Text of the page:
The primary results suggest that Gorton's seniority and accumulated power are not enough to convince us that he deserves another term—43 percent of the primary vote is not a ringing endorsement of Gorton's Senate career. For one thing, people here tend to get uncomfortable with people who get too comfortable with power. We like our primaries—and our options—to be open. And we're often tempted by fresh faces and fresh starts: We've given the US mainland its first Asian-American governor (Gary Locke) and one of its first elected women governors (Dixie Lee Ray). Change often looks good to us if it breaks some new ground.
In that light, Maria Cantwell offers some tempting possibilities, as Senn would have. First, Cantwell is a politician who was highly and widely regarded during her one term in Congress; she became a national media icon for the "year of the woman" in 1992, which saw real movement in gender power in politics. Imagine the tokenism-smashing statement it would make if Washington were the first state in history to be represented by two women in the United States Senate. (OK, now imagine that Hillary Clinton is also in that Senate, and that the Democrats have regained control—that's the potential 2000 offers.)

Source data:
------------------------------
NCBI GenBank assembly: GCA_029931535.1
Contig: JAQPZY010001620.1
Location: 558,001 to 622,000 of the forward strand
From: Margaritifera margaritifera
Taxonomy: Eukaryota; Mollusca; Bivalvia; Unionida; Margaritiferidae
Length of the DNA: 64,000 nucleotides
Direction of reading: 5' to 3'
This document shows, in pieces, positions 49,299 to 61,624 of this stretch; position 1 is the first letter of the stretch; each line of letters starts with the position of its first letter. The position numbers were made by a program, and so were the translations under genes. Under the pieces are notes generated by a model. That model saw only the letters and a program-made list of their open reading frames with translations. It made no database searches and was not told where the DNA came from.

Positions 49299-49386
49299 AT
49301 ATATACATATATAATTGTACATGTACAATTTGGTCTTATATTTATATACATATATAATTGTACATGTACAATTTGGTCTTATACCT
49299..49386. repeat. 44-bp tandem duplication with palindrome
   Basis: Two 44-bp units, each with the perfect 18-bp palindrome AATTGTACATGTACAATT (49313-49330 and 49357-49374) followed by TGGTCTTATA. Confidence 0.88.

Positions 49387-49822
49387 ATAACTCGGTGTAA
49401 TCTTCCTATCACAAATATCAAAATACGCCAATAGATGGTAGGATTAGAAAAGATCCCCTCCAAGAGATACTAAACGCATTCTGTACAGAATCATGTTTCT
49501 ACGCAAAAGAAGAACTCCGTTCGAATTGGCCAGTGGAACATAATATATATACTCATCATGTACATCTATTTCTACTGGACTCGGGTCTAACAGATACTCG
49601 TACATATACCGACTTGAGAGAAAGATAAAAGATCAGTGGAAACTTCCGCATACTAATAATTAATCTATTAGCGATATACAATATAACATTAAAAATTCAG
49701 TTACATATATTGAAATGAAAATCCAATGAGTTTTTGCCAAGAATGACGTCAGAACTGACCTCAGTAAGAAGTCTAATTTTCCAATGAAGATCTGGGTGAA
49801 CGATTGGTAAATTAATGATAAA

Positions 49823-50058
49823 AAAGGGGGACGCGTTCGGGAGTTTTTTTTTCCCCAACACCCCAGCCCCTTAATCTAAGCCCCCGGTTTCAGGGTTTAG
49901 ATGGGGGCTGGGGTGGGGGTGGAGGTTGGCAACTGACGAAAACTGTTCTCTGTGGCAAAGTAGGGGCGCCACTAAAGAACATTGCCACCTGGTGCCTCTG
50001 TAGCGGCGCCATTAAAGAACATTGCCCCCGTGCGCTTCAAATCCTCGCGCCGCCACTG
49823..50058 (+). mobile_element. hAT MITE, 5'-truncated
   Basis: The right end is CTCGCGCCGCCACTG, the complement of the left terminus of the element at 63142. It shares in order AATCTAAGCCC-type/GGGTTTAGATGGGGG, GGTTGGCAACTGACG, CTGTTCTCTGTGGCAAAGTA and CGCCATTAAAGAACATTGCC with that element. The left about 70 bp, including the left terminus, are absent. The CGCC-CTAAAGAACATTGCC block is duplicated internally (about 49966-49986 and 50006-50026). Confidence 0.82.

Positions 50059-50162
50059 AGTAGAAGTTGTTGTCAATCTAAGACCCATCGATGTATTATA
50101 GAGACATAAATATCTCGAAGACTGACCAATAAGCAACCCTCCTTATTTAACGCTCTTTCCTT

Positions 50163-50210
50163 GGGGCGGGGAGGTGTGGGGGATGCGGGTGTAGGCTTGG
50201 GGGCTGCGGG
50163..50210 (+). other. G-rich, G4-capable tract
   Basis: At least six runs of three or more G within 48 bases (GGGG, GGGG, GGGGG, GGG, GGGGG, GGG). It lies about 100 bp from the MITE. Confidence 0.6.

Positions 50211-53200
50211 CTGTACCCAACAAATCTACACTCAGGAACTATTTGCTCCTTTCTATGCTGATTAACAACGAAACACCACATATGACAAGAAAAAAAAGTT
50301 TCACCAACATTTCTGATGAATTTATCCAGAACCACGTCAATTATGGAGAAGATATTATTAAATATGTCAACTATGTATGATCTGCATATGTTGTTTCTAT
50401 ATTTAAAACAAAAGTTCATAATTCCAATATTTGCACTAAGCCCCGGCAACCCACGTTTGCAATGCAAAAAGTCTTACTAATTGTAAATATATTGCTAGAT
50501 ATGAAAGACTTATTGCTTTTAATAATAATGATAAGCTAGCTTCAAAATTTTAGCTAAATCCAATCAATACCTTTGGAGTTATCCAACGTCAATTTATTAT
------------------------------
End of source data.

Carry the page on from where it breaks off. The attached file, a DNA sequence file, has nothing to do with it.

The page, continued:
More importantly, Democrats Cantwell and Patty Murray not only know how to get things done within the congressional boy's club, but they could help bring more focus to important domestic issues that are front-burner with the people—education and healthcare, for example. By contrast, Cyanide Slade seems the purveyor of an old, industry-first politics that we might be ready to outgrow.
And while Slade has positioned himself as "the senator from Microsoft," Cantwell has actually lived the life of the new economy, benefited enormously from it, and learned how to use its lessons in the "real" world. Her incredibly successful primary campaign must in part be due to her applying the focus, smarts, and quick action that building RealNetworks required. She knows what it's like to work with, and against, the Microsofts of this world. If that suggests a new style of leadership, and a new arena that it is important to understand and embrace, then Cantwell is well qualified.
MANY WASHINGTONIANS want Slade gone—especially Seattle's liberals, for whom the Custer image has great appeal: Slade getting his comeuppance after years of clever attacks, miraculous escapes, and untamed arrogance. But he and Cantwell must pay attention to an uneasy independent middle that is intrigued with change (bad for Gorton), but will need to be persuaded with a strong case made with some subtlety (tricky for Cantwell). Cantwell can't rely on people seeing that Slade is ripe for retirement; she must make that apparent by embodying the alternative, and continuing to draw contrasts between the old ways we know best and the new ways we'd rather try.
We've got it covered! Check out our Election 2000 Special Coverage pages.